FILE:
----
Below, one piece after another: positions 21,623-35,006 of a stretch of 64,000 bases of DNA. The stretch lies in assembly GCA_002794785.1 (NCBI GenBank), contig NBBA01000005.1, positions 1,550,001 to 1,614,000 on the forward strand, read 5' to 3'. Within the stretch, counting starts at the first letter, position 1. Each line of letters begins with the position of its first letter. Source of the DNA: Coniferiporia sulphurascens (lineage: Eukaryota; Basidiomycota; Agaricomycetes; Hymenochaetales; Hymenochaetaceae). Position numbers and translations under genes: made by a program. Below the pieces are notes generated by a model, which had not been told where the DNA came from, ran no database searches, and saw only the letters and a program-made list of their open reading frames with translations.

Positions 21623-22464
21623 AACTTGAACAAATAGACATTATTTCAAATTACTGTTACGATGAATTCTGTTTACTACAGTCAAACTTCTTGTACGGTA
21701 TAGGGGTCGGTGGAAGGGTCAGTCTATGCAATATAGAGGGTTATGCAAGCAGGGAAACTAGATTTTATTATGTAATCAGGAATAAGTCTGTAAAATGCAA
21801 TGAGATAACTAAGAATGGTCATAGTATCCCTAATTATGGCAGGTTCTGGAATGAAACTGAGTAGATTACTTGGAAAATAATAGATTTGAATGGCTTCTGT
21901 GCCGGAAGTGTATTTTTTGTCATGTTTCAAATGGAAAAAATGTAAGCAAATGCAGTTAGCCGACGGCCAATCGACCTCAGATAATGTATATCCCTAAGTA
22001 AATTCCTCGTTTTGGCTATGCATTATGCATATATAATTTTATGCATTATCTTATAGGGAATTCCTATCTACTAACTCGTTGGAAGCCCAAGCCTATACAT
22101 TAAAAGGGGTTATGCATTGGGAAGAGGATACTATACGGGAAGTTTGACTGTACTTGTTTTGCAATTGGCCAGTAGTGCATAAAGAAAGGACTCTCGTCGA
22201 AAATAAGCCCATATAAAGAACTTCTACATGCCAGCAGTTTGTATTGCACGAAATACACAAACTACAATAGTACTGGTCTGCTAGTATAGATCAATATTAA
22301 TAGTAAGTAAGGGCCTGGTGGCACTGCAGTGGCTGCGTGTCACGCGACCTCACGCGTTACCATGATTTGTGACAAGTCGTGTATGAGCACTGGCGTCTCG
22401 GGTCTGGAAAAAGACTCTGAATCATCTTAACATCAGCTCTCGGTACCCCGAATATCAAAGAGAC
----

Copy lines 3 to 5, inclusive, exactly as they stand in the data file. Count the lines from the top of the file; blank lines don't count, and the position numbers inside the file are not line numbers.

21623 AACTTGAACAAATAGACATTATTTCAAATTACTGTTACGATGAATTCTGTTTACTACAGTCAAACTTCTTGTACGGTA
21701 TAGGGGTCGGTGGAAGGGTCAGTCTATGCAATATAGAGGGTTATGCAAGCAGGGAAACTAGATTTTATTATGTAATCAGGAATAAGTCTGTAAAATGCAA
21801 TGAGATAACTAAGAATGGTCATAGTATCCCTAATTATGGCAGGTTCTGGAATGAAACTGAGTAGATTACTTGGAAAATAATAGATTTGAATGGCTTCTGT